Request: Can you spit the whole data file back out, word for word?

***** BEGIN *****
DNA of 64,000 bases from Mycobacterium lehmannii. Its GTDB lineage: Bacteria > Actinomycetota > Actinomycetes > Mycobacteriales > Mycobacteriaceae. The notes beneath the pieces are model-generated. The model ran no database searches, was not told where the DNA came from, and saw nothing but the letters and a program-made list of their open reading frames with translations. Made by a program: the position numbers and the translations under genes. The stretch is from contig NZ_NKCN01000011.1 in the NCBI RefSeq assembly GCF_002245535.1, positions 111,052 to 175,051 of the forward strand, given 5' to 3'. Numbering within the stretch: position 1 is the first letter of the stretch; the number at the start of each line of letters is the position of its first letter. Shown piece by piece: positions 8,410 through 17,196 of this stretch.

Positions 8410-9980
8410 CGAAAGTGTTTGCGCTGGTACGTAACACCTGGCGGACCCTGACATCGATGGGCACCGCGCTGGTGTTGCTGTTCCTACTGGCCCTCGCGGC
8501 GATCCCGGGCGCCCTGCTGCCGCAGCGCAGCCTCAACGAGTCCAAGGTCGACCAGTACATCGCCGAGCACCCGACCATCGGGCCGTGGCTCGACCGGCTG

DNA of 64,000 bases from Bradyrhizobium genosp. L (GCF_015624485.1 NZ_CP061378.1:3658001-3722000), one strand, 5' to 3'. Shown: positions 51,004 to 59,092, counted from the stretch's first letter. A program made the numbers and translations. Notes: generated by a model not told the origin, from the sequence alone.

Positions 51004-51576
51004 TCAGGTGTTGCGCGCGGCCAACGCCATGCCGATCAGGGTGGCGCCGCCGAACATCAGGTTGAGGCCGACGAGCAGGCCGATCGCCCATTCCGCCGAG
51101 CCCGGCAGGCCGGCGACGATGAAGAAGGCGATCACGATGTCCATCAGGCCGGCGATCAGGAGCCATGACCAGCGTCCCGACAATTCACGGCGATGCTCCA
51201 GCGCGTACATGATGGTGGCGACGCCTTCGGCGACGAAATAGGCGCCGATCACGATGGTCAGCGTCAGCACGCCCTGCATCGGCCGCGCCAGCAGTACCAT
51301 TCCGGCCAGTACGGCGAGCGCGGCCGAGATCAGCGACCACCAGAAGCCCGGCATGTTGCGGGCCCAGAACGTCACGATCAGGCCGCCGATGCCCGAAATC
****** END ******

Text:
DNA of 64,000 bases from Mycobacterium lehmannii. Its GTDB lineage: Bacteria > Actinomycetota > Actinomycetes > Mycobacteriales > Mycobacteriaceae. The notes beneath the pieces are model-generated. The model ran no database searches, was not told where the DNA came from, and saw nothing but the letters and a program-made list of their open reading frames with translations. Made by a program: the position numbers and the translations under genes. The stretch is from contig NZ_NKCN01000011.1 in the NCBI RefSeq assembly GCF_002245535.1, positions 111,052 to 175,051 of the forward strand, given 5' to 3'. Numbering within the stretch: position 1 is the first letter of the stretch; the number at the start of each line of letters is the position of its first letter. Shown piece by piece: positions 8,410 through 17,196 of this stretch.

Positions 8410-9980
8410 CGAAAGTGTTTGCGCTGGTACGTAACACCTGGCGGACCCTGACATCGATGGGCACCGCGCTGGTGTTGCTGTTCCTACTGGCCCTCGCGGC
8501 GATCCCGGGCGCCCTGCTGCCGCAGCGCAGCCTCAACGAGTCCAAGGTCGACCAGTACATCGCCGAGCACCCGACCATCGGGCCGTGGCTCGACCGGCTG

DNA of 64,000 bases from Bradyrhizobium genosp. L (GCF_015624485.1 NZ_CP061378.1:3658001-3722000), one strand, 5' to 3'. Shown: positions 51,004 to 59,092, counted from the stretch's first letter. A program made the numbers and translations. Notes: generated by a model not told the origin, from the sequence alone.

Positions 51004-51576
51004 TCAGGTGTTGCGCGCGGCCAACGCCATGCCGATCAGGGTGGCGCCGCCGAACATCAGGTTGAGGCCGACGAGCAGGCCGATCGCCCATTCCGCCGAG
51101 CCCGGCAGGCCGGCGACGATGAAGAAGGCGATCACGATGTCCATCAGGCCGGCGATCAGGAGCCATGACCAGCGTCCCGACAATTCACGGCGATGCTCCA
51201 GCGCGTACATGATGGTGGCGACGCCTTCGGCGACGAAATAGGCGCCGATCACGATGGTCAGCGTCAGCACGCCCTGCATCGGCCGCGCCAGCAGTACCAT
51301 TCCGGCCAGTACGGCGAGCGCGGCCGAGATCAGCGACCACCAGAAGCCCGGCATGTTGCGGGCCCAGAACGTCACGATCAGGCCGCCGATGCCCGAAATC